Monday, 28 March 2011

Dwarf King's Hold - It's here!

Mantic Games' new title Dwarf King's Hold has been released! Check out a selection of the artwork I produced for the project on my site here, and you can buy the game from the Mantic store here.

Saturday, 26 March 2011

Biba

Biba is one of those things I thought I knew about, but on closer inspection I was woefully mis-informed. I'll come back to this point later. My face-palm moment came as the result of watching the excellent documentary Beyond Biba (website here), which profiles the life and work of the British fashion designer with the improbable name of Barbara Hulanicki.

The young Hulanicki had a nerve-racking escape from Israel after her diplomat father was assassinated at the start of World War II. A precocious child, she settled in what she found to be a dull wartime England. Art college followed and she went on to set up the fashion label Biba, which defined the zeitgeist of the late 60s and early 70s. The ‘fresh little foals with long legs, bright faces and round dolly eyes’ was the look for the best part of decade thanks to the brand and its distinctive visual aesthetics. Hulanicki and her late husband Stephen Fitz-Simon first set up a shop in the fashionable King's Road area of London, which, on the back of their opulent but affordable clothes, they swiftly outgrew. They ended up in their flagship store - a seven-floor Art Deco temple of a shop which attracted a million customers every week. Alas, the company became over-stretched and, after disagreements with new owners, Hulanicki left and the brand went into decline. It was effectively defunct by the late 70s.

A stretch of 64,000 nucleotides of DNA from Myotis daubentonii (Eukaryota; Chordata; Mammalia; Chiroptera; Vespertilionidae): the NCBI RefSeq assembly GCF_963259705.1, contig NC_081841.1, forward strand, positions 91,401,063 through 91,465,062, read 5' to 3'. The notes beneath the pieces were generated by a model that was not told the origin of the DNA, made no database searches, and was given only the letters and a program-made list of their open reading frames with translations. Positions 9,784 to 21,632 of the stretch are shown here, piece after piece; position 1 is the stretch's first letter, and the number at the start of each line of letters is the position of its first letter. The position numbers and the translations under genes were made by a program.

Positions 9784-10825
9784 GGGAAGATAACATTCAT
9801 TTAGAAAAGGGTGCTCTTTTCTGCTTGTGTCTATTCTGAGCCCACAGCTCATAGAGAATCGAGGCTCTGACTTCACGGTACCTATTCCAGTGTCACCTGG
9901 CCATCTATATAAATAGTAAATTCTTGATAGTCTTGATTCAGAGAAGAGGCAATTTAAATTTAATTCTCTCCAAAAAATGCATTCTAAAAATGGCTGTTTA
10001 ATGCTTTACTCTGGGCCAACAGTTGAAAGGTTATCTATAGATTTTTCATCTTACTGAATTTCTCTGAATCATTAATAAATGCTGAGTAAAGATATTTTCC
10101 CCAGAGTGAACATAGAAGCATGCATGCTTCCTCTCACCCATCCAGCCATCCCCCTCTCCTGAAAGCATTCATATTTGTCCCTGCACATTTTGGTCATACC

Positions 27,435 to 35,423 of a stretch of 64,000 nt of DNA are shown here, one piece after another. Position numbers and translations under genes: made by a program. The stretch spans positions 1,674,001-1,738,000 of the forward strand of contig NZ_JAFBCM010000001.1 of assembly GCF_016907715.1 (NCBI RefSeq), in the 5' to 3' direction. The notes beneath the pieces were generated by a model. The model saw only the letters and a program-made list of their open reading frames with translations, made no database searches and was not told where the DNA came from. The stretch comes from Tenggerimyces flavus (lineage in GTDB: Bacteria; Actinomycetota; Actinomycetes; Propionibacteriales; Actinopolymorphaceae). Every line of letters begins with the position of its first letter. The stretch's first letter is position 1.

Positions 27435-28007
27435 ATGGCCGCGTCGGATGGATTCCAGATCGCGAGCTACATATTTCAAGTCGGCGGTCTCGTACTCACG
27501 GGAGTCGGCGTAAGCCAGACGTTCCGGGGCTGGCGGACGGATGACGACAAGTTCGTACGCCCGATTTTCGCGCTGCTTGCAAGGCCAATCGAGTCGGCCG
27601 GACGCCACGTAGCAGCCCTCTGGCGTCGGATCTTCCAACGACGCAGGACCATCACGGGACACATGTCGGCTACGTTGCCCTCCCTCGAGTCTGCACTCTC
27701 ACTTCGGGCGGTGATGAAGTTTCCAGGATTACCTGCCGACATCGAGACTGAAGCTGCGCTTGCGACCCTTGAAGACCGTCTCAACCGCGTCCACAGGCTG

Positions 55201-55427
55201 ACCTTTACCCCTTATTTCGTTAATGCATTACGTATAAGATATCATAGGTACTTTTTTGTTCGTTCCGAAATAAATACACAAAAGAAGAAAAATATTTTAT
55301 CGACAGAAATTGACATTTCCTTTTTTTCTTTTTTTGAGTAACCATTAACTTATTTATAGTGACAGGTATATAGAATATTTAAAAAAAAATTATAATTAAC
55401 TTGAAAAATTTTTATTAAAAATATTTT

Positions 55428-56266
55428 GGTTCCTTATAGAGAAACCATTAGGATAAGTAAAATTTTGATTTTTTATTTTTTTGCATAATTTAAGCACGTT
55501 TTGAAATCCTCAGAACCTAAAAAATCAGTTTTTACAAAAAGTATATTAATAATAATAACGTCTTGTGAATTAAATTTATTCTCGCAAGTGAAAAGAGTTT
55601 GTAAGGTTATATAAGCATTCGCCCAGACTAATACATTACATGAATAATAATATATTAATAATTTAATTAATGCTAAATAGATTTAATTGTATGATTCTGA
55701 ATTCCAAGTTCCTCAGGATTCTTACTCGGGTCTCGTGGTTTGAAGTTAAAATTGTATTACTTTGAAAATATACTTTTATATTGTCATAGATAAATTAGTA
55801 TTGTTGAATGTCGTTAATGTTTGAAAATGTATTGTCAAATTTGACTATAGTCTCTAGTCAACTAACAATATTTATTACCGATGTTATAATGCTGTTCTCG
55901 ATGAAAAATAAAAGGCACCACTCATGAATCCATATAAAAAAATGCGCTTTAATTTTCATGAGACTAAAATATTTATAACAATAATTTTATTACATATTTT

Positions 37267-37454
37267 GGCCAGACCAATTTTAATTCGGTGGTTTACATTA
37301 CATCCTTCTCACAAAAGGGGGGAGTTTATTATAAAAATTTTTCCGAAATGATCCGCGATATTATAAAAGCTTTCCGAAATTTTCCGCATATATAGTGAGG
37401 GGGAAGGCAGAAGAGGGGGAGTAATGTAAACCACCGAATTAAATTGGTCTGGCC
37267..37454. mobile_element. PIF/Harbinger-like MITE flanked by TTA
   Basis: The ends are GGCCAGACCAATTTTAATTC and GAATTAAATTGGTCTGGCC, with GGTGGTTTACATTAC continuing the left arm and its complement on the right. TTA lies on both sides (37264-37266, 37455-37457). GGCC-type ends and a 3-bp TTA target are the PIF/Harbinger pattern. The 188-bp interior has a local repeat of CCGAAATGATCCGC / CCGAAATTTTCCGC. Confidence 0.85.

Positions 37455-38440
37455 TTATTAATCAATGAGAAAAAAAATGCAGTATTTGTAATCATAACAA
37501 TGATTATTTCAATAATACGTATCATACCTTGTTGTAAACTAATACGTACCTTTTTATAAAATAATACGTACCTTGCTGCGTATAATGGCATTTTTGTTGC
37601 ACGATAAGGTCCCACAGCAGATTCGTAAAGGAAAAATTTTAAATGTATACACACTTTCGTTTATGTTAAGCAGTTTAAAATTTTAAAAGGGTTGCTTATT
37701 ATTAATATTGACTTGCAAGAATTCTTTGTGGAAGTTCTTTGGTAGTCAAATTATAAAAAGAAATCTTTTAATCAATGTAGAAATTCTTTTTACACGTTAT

You get some idea of the look of the brand from the images below. Hulanicki cleverly mixed deco, Egyptian, gypsy and 60s looks to form a confident, bold melange which proved irresistible. I vaguely knew of the brand as I grew up and, from what little I had seen, assumed from the gold, black and sparkles that it was an early 1980s entity. Clearly I was out by about 15 years, which is either testament to my stupidity or (I would prefer to think) Biba just being way ahead of the curve.

The label rose from the grave in 2006, sans Hulanicki, and was re-launched a second time in 2009 under the House of Fraser, where it has seen some success.

You can see the Biba Wiki here.





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Thursday, 24 March 2011

The Arabian Nights

The Guardian newspaper website published a fascinating article recently on the history of the illustrated versions of The One Thousand and One Nights. It delves into the history of the West's relationship with the tales, how the illustrations have been instrumental in their popularity and how the pictures reflect the Occident's changing view of the Near East.

I will be blogging a bit more about the Nights in future, as it's been the inspiration for a recently completed project.

You can read the article here.

Some of my favorite images are below.




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Tuesday, 22 March 2011

Monday, 14 March 2011

Noam Galai - another amazing photography story

Readers seemed to like my previous post about the discover of Vivian Maier's photographs so I hope this one will inspire as well. This excellent video by Fstoppers profiles the portraits of a quietly spoken Jewish-American Noam Galai which have become a meme throughout the world of graphic design, graffiti and goodness-knows what else.

Noam has even set up a blog where he posts derivatives of his portraits. You can see it here.

What did we ever do before flickr and the interwebs?

Wednesday, 9 March 2011

Gremloids

Monster Brains did an excellent series of posts recently unleashing ten tons of video nasty box art. While sifting through the ungodly pile of images I came across the cover for a film called Gremloids (AKA Hyperspace). Intrigued, I YouTube'd it...

Check out the clip below. Go on, I dare you!

The comment posted by postbear sums the thing up, "those boxes of c3pos are now worth more than the entire budget of this awful thing."


Tuesday, 8 March 2011

New work from John Blanche #5

John Blanche has unleashed another surreal and macabre image for your viewing pleasure.